With outstanding academic records, Monta Vista High School looks just like a prep school to the general public. That inevitably puts pressure on Monta Vista students to earn admissions from top research universities. But to Curtis Gatley, a 2009 graduate, the pressure meant nothing. He always knew he would take a different path.
Gatley, who won a in 2009 for his impressive records of community service, is currently a theology major at Withworth University, a private, liberal arts college affiliated with the Presbyterian Church, located in Spokane, Washington.
"My parents supported my decision, though they knew a theology major probably wouldn't be able to help them with their future retirement," says Gatley. "I'm very grateful."
Gatley says he always felt God was with him through his childhood and adolescence, so he chose to reciprocate by studying theology in order to become a pastor.
However, Gatley doesn't belong to any of the Christian denominations. He believes in a cross-denominational service to God.
"I don't want any division between myself and others," he says.
This belief keeps Gatley close to his three siblings, who are not Christians, and he doesn't try to convert them.
"Relationships cannot be forced, " says Gately. "I think the relationship with God is the same. God's love in me is so strong that I care for everyone, including non-Christians."
When Gatley started studying theology, he set his goal on a cross-denominational mission to Japan after graduation. But the recent 9.0 earthquake in Japan made him plan to go there sooner.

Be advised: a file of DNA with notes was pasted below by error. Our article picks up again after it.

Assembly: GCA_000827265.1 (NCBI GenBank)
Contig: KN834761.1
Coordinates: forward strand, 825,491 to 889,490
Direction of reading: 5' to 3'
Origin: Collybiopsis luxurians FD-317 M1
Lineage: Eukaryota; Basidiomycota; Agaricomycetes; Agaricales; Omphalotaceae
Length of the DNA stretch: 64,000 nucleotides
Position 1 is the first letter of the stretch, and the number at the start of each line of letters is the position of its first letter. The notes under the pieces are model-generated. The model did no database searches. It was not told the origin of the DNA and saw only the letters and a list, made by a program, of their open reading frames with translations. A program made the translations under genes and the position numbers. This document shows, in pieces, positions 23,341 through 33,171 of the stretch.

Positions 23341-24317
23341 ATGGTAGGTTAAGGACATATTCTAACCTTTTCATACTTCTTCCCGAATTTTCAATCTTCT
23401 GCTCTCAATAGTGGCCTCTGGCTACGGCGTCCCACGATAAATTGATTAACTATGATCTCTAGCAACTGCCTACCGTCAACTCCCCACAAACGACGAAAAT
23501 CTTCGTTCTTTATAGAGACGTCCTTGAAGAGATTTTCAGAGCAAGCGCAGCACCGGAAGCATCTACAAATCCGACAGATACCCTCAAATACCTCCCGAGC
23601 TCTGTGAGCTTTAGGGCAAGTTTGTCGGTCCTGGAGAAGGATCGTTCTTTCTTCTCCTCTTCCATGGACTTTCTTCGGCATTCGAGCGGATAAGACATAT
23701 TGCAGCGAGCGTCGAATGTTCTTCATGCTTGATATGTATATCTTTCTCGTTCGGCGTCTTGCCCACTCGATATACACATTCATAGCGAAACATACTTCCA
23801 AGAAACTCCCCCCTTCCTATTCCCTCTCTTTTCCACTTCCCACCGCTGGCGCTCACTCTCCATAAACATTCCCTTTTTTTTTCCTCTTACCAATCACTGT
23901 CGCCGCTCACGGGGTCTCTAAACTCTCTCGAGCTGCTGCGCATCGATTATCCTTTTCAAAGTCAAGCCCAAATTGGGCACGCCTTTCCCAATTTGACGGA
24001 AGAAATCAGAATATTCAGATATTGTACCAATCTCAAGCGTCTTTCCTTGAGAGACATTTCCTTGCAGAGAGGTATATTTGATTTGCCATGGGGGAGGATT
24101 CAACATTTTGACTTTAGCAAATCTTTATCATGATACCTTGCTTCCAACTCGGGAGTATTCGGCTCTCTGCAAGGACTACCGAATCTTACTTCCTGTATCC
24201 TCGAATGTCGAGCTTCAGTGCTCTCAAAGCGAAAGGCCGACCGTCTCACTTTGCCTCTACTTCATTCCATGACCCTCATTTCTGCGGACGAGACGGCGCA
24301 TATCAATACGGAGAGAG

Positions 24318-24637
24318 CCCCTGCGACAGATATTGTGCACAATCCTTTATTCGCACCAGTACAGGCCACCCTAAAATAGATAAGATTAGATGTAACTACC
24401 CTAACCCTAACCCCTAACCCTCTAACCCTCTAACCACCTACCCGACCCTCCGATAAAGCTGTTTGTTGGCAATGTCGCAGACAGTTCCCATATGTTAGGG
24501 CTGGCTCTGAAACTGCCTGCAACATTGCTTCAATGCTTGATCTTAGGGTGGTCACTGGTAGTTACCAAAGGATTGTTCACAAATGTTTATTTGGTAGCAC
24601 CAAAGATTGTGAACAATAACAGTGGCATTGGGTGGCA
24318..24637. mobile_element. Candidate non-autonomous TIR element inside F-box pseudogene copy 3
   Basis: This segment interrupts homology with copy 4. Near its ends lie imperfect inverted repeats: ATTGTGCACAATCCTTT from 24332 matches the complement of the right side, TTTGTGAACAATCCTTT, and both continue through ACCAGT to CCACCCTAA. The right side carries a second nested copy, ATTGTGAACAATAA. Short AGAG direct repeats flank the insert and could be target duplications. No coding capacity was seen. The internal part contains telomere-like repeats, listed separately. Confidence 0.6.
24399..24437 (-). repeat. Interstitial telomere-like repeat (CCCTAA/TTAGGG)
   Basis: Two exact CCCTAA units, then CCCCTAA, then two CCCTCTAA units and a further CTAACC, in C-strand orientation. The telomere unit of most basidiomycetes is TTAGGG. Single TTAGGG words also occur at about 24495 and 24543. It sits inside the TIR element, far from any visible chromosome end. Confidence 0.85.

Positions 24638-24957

"I feel a real hunger and need for them (the Japanese) to feel God's love," says Gatley. "After completing my sophomore year, I'll try to take a year off to bring hope and healing to those who suffer health problems or other losses caused by earthquake."
According to Gatley, his desire to go to Japan began early thanks to lots of exposure to Asian cultures in Cupertino. He grew up with some close friends of Japanese ethnicity.
"My parents blame it on my crush in elementary school," he says half-jokingly.
Gatley took Japanese classes at Monta Vista, and went to Japan once during his sophomore year of high school. He also visited Mexico during his high school years with a church group to mentor underpriviledged children.
The mentoring program took place during Mexico's school spring break, the week before Easter, which didn't coincide with Monta Vista's. Gatley had to take time off school, but he didn't mind studying hard to catch up later. He did it repeatedly, and that was one of the reasons why he won the Justin Perkins Sandlot Award.
About the award that recognizes young people's community service, Gatley says, "It's pretty beautiful to award people not based on measurable things such as GPAs, not for any agenda, but just for caring."
In Gatley's view, high school students in Cupertino are often under too much academic pressure to keep compassion in mind, though their competition doesn't do real harm.
"The competition is not cut-throat. No one is trying to hurt others. Everyone is just working on self-enhancement," says Gatley. "But when you focus on advancing yourself, you may forget to take care of others. It's not intentional, but a by-product."
Gatley suggests removing the by-product by cultivating a heart of compassion.
"Sometimes you should step back and see what others need," he says. "Life is not all about independence. Sometimes it's about depending on the right people, and on God."
To learn more about Curtis Gatley and his work, visit the web page Sandlot Hero.